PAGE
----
From Winthrop Sargent
Vincennes [Territory N.W. of River Ohio]
29th July 1790
Mr Joseph St Marie1 a Citizen of Vincennes of good Character, has made Representation to me2 of a Seizure upon his Property by an Officer of his Catholic Majesty, and within what is understood to be the Territory of the united States—Which I beg Leave to Lay before your Excellency3—with very great Respect I have the Honour to be your Excellency’s most Humble & devoted Servant
ALS, DNA: RG 59, Territorial Papers, Territory Northwest of the River Ohio.
Secretary of the Northwest Territory Winthrop Sargent had been acting since 11 June 1790 as territorial governor in the absence of Arthur St. Clair.
Sargent noted in his executive journal that on 29 July 1790 he received Joseph St. Marie’s representation, “which I have transmitted to the President of the United States” (DNA: RG 59, Territorial Papers, Territory Northwest of the River Ohio). St. Marie’s representation provided the administration with an opening to assert its rights and engage in diplomatic maneuvers with the Spanish court over the “Mississippi Question.” The Nootka Sound controversy between Great Britain and Spain as well as the accession of a new monarch to the Spanish throne contributed to the administration’s perception that an opportune time had arrived to press American claims to free navigation of the Mississippi (see Boyd, Jefferson Papers, description begins Julian P. Boyd et al., eds. The Papers of Thomas Jefferson. 40 vols. to date. Princeton, N.J., 1950—. description ends 19:429–518).
1. Sometime after 1772 French merchant and trader Joseph St. Marie, Sr., had settled probably at Vincennes, an early eighteenth-century Wabash River French fur-trading post ceded to Great Britain in 1763. St. Marie claimed he fought in defense of America, and he may have supported George Rogers Clark’s capture of British Fort Sackville at Vincennes in February 1779. He was one of the 143 heads of families who proved residence at Vincennes in or before 1783 and was thus entitled to a 400–acre land grant as authorized by the Confederation Congress on 29 Aug. 1788 (Lux, Vincennes Donation Lands, description begins Leonard Lux. The Vincennes Donation Lands. Indianapolis, 1949. In Indiana Historical Society Publications, vol. 15, no. 4. description ends 435, 445, 488; ASP, Public Lands, description begins Walter Lowrie et al., eds. American State Papers. Documents, Legislative and Executive, of the Congress of the United States. 38 vols. Washington, D.C., Gales and Seaton, 1832–61. description ends 1:13, 292, 300; JCC, description begins Worthington Chauncey Ford et al., eds. Journals of the Continental Congress, 1774-1789. 34 vols. Washington, D.C., 1904–37. description ends 34:472–74).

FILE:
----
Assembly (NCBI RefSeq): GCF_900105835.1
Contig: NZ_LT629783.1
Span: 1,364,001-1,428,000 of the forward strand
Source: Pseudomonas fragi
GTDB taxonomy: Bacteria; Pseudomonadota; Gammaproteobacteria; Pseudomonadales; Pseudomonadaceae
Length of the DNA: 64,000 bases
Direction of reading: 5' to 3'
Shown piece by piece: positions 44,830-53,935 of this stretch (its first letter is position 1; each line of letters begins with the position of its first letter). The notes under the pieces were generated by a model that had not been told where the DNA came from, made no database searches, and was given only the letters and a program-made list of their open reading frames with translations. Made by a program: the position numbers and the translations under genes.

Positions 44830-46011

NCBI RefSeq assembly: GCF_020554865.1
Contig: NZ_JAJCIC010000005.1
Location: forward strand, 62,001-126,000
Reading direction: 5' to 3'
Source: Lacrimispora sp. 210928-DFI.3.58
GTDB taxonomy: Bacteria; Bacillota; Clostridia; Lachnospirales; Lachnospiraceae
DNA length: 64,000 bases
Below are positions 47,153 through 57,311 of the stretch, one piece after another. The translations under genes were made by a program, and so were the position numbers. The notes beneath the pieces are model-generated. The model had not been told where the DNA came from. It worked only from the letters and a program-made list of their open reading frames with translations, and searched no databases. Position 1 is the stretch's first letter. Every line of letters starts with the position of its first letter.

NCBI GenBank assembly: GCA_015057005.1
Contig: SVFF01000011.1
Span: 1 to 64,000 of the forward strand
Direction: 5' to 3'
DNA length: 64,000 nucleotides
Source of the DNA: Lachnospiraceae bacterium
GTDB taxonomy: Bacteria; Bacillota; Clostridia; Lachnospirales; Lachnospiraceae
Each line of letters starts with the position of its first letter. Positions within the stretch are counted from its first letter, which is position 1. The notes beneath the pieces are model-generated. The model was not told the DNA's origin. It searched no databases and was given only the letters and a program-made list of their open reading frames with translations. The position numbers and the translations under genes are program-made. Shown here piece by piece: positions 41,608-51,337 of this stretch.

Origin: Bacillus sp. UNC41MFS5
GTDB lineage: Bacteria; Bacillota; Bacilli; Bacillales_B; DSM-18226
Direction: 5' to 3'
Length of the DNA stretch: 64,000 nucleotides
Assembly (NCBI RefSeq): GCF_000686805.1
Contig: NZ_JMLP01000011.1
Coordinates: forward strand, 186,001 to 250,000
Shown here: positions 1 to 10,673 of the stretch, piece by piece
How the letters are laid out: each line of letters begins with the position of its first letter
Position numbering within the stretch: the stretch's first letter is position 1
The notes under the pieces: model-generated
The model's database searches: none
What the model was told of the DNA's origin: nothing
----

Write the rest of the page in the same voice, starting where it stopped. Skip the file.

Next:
3. Although no evidence has been found pinpointing the arrival of Sargent’s 29 July 1790 letter and its enclosure, Julian Boyd’s assumptions that they reached the capital in December 1790 and that GW handed them over to the secretary of state on 8 Dec. with other papers sent by Sargent at the end of July are probably correct (Boyd, Jefferson Papers, description begins Julian P. Boyd et al., eds. The Papers of Thomas Jefferson. 40 vols. to date. Princeton, N.J., 1950—. description ends 18:499, 19:505–6). St. Marie’s appeal was filed in the State Department at least by 15 Jan. 1791, by which date GW (or his secretary) had forgotten its details, as shown by Tobias Lear’s 15 Jan. 1791 letter to Henry Knox: “T. L. is Commanded by the President to request that the Secretary of War will, on Monday, when he takes into consideration the subject alluded to in his letter of this date, bring likewise to view, & consider, the memorial of a Frenchman an Inhabitant of the Western Country upon an injury which he has suffered from the commander of one of the Spanish posts. This memorial is lodged in the Office of the Secy of State with the last Report of the Secy of the Western Territory” (DLC:GW).
After the administration missed the gambit provided by the Nootka Sound crisis because of the usual transatlantic delay of at least six weeks in receiving European news, Jefferson seized upon the 3–year-old Spanish confiscation of St. Marie’s property as an appropriate vehicle for forcefully presenting to the Spanish court America’s claim to free navigation of the Mississippi (see Jefferson to GW, 8 Aug. 1790, source note). Although St. Marie’s earlier memorial had languished in the files of the central government since late 1788 or early 1789, the secretary of state acted on the case only in the spring of 1791, a year after having assumed his duties. He sent a copy of St. Marie’s most recent appeal to American chargé in Spain, William Carmichael, instructing him to demand Spanish indemnification to St. Marie. Jefferson wrote on 12 Mar. 1791: “We cannot omit this occasion of urging on the Court of Madrid the necessity of hastening a final acknowledgment of our right to navigate the Mississippi: a right which has been long suspended in exercise, with extreme inconvenience on our part, merely with a desire of reconciling Spain to what it is impossible for us to relinquish” (Boyd, Jefferson Papers, description begins Julian P. Boyd et al., eds. The Papers of Thomas Jefferson. 40 vols. to date. Princeton, N.J., 1950—. description ends 19:522–24, 505–10).